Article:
Breaking News: The Future of Alzheimer's

By: Keely Savoie, Prevention
By: Keely Savoie, Prevention

Here's a hard truth for baby boomers: We're not getting any younger. And because we comprise 26% of this country's population, our aging means that disease demographics are shifting on a national scale. Case in point: By the year 2050, the number of people aged 65 and older who suffer from Alzheimer's disease is expected to nearly triple.

That's according to new research from the Rush Institute for Healthy Aging in Chicago, which estimates that the number of older Americans afflicted with Alzheimer's will surge from today's 5 million to 13.8 million within the next four decades. To reach that conclusion, experts relied on a detailed demographic assessment of Alzheimer's disease incidence, along with census information and population projections.

"The most significant risk factor in Alzheimer's disease is age," notes study co-author Jennifer Weuve, ScD, an assistant professor of internal medicine at Rush University. "And by the year 2050, the sheer number of people 85 and older will be unprecedented."

Despite the disconcerting finding, Weuve also notes that the projection isn't set in stone: Because Alzheimer's disease develops over several years, researchers believe that prevention strategies are most likely to be effective at younger ages--and there's still time for plenty of us to make healthy changes. "The time is now to have a huge influence on the future epidemic," Weuve says.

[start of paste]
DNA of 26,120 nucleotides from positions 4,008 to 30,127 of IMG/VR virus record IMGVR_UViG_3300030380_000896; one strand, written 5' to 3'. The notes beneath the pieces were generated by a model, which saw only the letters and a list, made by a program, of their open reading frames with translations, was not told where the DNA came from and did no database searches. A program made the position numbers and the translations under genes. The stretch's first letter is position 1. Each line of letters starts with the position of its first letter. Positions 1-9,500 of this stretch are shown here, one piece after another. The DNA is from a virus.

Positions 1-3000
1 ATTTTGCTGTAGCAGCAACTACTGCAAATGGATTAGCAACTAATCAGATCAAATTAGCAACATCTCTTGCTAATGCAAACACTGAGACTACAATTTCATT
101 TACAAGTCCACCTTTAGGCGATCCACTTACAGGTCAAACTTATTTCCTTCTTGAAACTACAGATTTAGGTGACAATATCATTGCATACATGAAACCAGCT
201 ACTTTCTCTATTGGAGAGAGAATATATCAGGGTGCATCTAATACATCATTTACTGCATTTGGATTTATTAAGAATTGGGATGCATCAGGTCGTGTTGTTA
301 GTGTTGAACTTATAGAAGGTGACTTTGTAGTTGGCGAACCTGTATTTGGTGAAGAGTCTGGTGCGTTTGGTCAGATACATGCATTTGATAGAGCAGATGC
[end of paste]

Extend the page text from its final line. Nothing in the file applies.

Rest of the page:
While certain risk factors--age, family history, and, yes, being female--are beyond your control, some prevention tactics have garnered support from the scientific community. "There are several strategies that should be pursued as having potential for delaying or preventing Alzheimer's disease," says Maria Carrillo, PhD, vice president of medical and scientific relations at the Alzheimer's Association. Here are three of them:

Exercise your body. What's good for your heart is also good for your brain. "The cardiovascular system feeds the brain," Carrillo explains. "It brings oxygen and nutrients and takes away the toxins and the bad stuff. If you don't exercise...that may contribute to memory decline over time."

Feed your brain. Eat a healthy diet that includes DHA, one member of the omega-3 family of fatty acids. While research is still ongoing, DHA "has given some hint of benefit in phase 2 trials," in reducing the risk of Alzheimer's disease, Carrillo says. Fatty cold water fish, like mackerel and salmon, contain high concentrations of DHA. The American Heart Association recommends two servings a week.

Stay busy. While a leisurely retirement might be alluring, studies suggest that maintaining the mental engagement of a meaningful job and an active social life are key to building what Carrillo calls your "cognitive reserve"--the neurological networks that allow your brain to stay healthy longer. "Studies have shown that people with a higher education, and people who stay socially and mentally active build up those kind of reserves," Carrillo says.

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